Chitwood encourages, challenges messengers: ‘He’s coming soon’
November 1st, 2019 / By: Rob Collingsworth | TEXAN Correspondent / comments
International Mission Board president Paul Chitwood addressed messengers and guests of the Southern Baptists of Texas Convention’s annual meeting at their opening session Monday night, Oct. 28.
Chitwood expressed his gratitude for the generosity of SBTC churches through regular giving and the Lottie Moon Christmas Offering, and he challenged the messengers of the 21stannual meeting with a sermon from Revelation 22 that describes the second coming of Christ.
Chitwood, who grew up as one of three sons being raised by a single father, was saved as a result of a home visit by the deacons of a local Southern Baptist church when he was young.
“When I was a boy growing up in the mountains of east Tennessee and Kentucky, I heard a lot about that day,” he said. “I recall there were a lot of sermons that had an excitement that was instilled in them as the preacher preached about the coming of the Lord. About the day when the sky would open up and Christ would come for his church. But I don’t hear that much preaching about that anymore.”
He said that he often hears people describe the day of the Lord as something that is exciting but will hopefully delay until after they can experience or accomplish something else.
“It’s as if we think there’s something that we would want to see happen here, something we want to experience, somewhere we want to go,” he said. “And those sort of things kind of infatuate and enchant us, even as we think about the coming of the Lord.”
Chitwood used the illustration of a wedding in which the bride, just as she prepares to walk down the aisle, looks at her father and tells him that although she desires to get married eventually, she wants to put it off for a while.
“When the church, the very bride of Christ, hears about his coming and our immediate thoughts begin to turn to what we want to do before he gets here, what else we wanted to experience, what else we wanted to see, might it be that we’ve fallen more in love with the created things than the Creator?” he continued.
He pointed out that in Revelation 22, John writes four times about the “soon coming of Christ.”
“There is an urgency to the work that he has given us, and we ought not forget that he said, ‘I’m coming soon,’” Chitwood said. “What will it look like if our mission is colored by the urgency of Christ’s coming? It’ll look the way it ought to look, because he is coming.
“This is why the mission of the church must be approached with a sense of urgency,” Chitwood said. “This is why when we ask the question ‘Who’s your one?’ we can’t wait until next week or next month or next year. There must be a sense of urgency because his coming is imminent.”
Chitwood also pointed out the necessity to be evangelistic while we still have the opportunity.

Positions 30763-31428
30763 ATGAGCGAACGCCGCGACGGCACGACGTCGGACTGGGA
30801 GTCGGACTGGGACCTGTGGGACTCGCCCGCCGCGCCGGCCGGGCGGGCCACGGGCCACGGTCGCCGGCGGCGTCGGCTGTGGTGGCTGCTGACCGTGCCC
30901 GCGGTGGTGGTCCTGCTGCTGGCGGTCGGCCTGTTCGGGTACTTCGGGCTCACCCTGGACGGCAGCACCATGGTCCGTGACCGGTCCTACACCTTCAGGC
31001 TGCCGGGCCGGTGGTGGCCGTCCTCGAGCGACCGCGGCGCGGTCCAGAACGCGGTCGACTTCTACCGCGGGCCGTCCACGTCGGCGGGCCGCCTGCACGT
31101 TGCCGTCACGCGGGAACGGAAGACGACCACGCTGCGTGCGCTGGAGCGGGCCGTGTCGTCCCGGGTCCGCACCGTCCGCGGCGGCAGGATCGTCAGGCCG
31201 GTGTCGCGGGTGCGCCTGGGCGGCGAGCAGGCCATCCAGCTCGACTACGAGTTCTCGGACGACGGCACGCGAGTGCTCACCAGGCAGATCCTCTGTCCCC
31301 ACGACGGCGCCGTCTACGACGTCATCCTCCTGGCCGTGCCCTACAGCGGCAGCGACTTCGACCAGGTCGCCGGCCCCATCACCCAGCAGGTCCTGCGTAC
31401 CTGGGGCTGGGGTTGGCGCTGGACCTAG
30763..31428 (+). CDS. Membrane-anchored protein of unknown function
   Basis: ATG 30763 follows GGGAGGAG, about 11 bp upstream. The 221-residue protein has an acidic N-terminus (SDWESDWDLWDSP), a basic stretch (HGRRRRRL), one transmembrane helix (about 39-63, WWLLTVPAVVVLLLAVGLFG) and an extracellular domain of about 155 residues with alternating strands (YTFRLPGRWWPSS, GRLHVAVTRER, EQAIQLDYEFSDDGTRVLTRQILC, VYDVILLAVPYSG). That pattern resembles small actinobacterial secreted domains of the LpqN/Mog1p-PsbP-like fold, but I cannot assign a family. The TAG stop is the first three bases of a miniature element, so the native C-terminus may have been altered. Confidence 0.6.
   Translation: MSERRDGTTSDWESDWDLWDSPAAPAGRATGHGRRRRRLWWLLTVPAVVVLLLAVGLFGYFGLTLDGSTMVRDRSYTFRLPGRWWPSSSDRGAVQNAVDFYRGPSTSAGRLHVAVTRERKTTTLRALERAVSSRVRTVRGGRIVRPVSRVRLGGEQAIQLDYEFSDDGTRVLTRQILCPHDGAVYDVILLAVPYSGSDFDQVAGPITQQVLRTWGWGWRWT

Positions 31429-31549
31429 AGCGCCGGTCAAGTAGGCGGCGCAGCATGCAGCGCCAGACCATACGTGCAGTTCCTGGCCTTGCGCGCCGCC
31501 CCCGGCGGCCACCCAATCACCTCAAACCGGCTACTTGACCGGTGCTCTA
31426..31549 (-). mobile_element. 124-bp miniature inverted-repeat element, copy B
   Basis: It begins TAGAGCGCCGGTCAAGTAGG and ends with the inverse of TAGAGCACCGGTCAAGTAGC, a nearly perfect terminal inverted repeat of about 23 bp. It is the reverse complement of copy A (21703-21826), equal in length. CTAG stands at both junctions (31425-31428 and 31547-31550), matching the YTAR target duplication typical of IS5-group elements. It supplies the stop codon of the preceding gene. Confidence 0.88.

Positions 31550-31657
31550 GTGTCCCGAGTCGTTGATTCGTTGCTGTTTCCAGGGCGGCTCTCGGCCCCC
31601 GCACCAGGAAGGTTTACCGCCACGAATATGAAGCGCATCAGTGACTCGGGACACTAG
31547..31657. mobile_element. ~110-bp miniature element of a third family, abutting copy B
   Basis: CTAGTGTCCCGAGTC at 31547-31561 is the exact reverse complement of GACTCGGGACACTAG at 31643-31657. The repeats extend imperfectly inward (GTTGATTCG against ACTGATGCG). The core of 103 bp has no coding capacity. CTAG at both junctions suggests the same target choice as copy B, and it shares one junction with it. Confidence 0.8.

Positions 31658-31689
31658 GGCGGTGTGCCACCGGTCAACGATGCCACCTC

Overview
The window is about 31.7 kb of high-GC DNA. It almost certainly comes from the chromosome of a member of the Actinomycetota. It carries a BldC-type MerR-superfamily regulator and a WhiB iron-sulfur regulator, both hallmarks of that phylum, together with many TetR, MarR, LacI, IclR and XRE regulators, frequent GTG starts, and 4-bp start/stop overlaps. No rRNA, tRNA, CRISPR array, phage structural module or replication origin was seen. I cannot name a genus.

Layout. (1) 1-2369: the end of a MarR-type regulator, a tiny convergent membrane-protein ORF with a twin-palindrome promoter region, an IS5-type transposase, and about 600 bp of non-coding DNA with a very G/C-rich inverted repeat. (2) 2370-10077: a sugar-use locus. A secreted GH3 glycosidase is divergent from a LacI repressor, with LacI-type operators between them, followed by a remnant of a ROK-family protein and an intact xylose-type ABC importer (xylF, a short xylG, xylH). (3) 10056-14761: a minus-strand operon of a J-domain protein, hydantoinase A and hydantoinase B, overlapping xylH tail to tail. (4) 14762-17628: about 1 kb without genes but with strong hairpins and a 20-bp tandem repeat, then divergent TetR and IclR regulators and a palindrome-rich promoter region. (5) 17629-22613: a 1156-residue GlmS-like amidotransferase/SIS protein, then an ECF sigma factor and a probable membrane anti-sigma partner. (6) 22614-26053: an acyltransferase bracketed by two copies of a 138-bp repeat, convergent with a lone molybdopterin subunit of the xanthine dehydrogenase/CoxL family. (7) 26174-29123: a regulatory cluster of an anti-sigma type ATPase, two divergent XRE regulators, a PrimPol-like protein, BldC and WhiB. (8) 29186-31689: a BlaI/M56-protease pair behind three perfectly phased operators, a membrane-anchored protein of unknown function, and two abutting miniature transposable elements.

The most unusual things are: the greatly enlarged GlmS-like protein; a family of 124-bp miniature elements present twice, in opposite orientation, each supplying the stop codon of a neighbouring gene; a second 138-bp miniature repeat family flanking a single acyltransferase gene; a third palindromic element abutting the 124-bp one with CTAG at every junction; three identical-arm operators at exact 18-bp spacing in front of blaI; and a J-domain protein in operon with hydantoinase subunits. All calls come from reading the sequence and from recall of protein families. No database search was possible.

“When he comes, the opportunity to repent will have passed,” he said. “And that’s why, brothers and sisters, urgency must rest upon us. A sense of urgency must color our preaching and drive us to the nations where there are still billions who have yet to hear, who have yet to know, who have yet to believe, and should the Lord come today they will be lost forever and spend eternity in hell. And his coming is imminent.”
The coming of the Lord is not only imminent, Chitwood said, but it is exclusive.
“He will not be coming for everyone on that day.”
Chitwood recounted the story of his selection to fill the presidency of the IMB and the conflict with his family’s adoption of a foster child in Kentucky. He and his wife would not be able to take her with them to Virginia until the process was finalized, but things were not moving forward despite numerous attempts to seek assistance.
“And day and night I called on heaven. I said, ‘Lord you’ve not given me this little girl for me to leave her here. Help us, Lord.’”
On the day before he was to be announced to the public as the IMB’s presidential candidate, he finally received a call from his adoption attorney with a date to finalize the adoption and bring his daughter to their new home.
“How much more the God of heaven will refuse to leave his own. And yet the Lord has left his church here. He didn’t save us and take us to heaven. He could have. But he left us here. Why?” he asked. “Because there’s a mission. The very mission of God that he’s called us to be a part of and we are to be the advocates—those who are crying out for a lost world.”
“Because he is coming, and he is not coming for everyone, and there is more at stake than we could ever imagine,” Chitwood said. “Church, we have a mission and it is urgent. Who’s your one? Christ is coming. His coming is imminent, his coming is exclusive. But I also want you to know his coming is good.”
“He’s only coming for those who are his, those who have heard, those who have believed, those who are adopted. That’s why you’re here. You’re here for them. And there’s no time to waste. He’s coming soon.”
Chitwood ended with a call to prayer and for each in attendance to identify one person in their life with whom to share the gospel.